A robotic seal pup that responds to voice and touch interactions is a step closer to being introduced to dementia wards in the UK.
PARO, a fluffy robot that uses artificial intelligence (AI) technology to learn from its surroundings and responds to its name, has been studied studied by the University of Brighton for its potential use as a therapeutic intervention for people with dementia and learning disabilities.
Hygiene and cleaning tests were carried out over nine months by Dr Kathy Martyn, principal lecturer in the University’s School of Health Sciences, on a 10-bed dementia ward run by Sussex Partnership NHS Foundation Trust, to determine whether the technology could be safely used.
PARO has now been cleared for use.
Lead researcher Dr Penny Dodds, who recently moved from the university to the charity Dementia UK, said: “To our knowledge, this was the first testing of the infection prevention and control aspects in the world and we are delighted with the results.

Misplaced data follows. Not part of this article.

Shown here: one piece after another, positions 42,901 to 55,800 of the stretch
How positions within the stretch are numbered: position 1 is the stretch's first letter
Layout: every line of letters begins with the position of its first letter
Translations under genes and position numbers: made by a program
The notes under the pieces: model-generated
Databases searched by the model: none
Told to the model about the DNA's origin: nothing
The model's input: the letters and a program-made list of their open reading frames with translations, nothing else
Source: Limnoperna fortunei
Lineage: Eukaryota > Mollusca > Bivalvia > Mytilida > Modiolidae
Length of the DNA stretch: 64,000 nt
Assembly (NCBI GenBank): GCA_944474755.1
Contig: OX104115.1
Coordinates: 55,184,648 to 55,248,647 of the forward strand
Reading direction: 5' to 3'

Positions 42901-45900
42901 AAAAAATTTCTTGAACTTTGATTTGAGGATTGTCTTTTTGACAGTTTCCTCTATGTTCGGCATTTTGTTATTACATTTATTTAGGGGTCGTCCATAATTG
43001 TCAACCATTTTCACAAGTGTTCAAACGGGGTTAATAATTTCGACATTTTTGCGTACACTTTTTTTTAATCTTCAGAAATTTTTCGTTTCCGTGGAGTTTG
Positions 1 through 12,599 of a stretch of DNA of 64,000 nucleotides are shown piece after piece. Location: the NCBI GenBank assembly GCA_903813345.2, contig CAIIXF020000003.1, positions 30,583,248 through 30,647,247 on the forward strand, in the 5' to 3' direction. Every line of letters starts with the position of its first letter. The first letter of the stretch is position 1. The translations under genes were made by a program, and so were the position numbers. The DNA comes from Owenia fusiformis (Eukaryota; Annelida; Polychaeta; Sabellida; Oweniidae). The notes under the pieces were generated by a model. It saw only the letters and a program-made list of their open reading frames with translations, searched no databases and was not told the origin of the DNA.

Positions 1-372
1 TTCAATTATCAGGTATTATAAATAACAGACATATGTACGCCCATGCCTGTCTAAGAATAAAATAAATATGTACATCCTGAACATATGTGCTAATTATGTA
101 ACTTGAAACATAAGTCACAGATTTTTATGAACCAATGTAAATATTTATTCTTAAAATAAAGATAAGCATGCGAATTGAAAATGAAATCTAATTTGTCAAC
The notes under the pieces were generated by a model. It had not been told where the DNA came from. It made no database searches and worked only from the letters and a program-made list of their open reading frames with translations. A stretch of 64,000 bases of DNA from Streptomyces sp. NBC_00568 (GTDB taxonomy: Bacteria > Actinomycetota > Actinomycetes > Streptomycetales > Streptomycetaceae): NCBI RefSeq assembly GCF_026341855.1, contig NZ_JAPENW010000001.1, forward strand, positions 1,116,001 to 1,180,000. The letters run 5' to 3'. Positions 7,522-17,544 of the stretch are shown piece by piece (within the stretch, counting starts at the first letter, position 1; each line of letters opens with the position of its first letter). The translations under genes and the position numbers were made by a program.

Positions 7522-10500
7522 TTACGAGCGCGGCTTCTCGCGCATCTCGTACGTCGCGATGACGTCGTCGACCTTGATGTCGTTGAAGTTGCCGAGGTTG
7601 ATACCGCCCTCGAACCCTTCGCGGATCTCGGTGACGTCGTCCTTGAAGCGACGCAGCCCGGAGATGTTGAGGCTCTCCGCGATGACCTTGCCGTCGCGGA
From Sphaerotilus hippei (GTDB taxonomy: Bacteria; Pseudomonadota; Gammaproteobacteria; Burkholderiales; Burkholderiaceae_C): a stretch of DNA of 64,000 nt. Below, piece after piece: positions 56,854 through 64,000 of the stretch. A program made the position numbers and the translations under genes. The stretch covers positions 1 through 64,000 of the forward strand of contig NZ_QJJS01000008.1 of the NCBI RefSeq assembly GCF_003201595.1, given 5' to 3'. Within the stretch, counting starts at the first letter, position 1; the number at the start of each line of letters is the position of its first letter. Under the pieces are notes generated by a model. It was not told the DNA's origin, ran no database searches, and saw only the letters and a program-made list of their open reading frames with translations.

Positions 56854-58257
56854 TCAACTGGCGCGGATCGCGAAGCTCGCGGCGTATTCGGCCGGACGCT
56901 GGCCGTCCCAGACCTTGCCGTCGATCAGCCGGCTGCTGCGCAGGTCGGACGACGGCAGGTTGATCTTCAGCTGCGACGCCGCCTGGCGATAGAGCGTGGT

“We have demonstrated that, under controlled conditions, PARO was safe within the hospital setting for an acute care dementia unit. It is hoped that this can allay concerns from those who have been hesitant about using PARO in the NHS.
“It is anticipated that PARO will receive Medical Devices Status in the UK shortly and the Distributor is preparing PARO for the UK market – we could be seeing PARO on wards throughout the country in the not-too-distant future.”
PARO was invented by Professor Takanori Shibata from Japan and research has shown that the seal lessens stress and anxiety, promotes social interaction, facilitates emotional expression, and improves mood and speech fluency. (see video below)
In October 2016, Digital Health News visited Surrey and Borders Partnership NHS Foundation Trust in Guildford, which lead a test bed to trial the use of the Internet of Things in dementia care.
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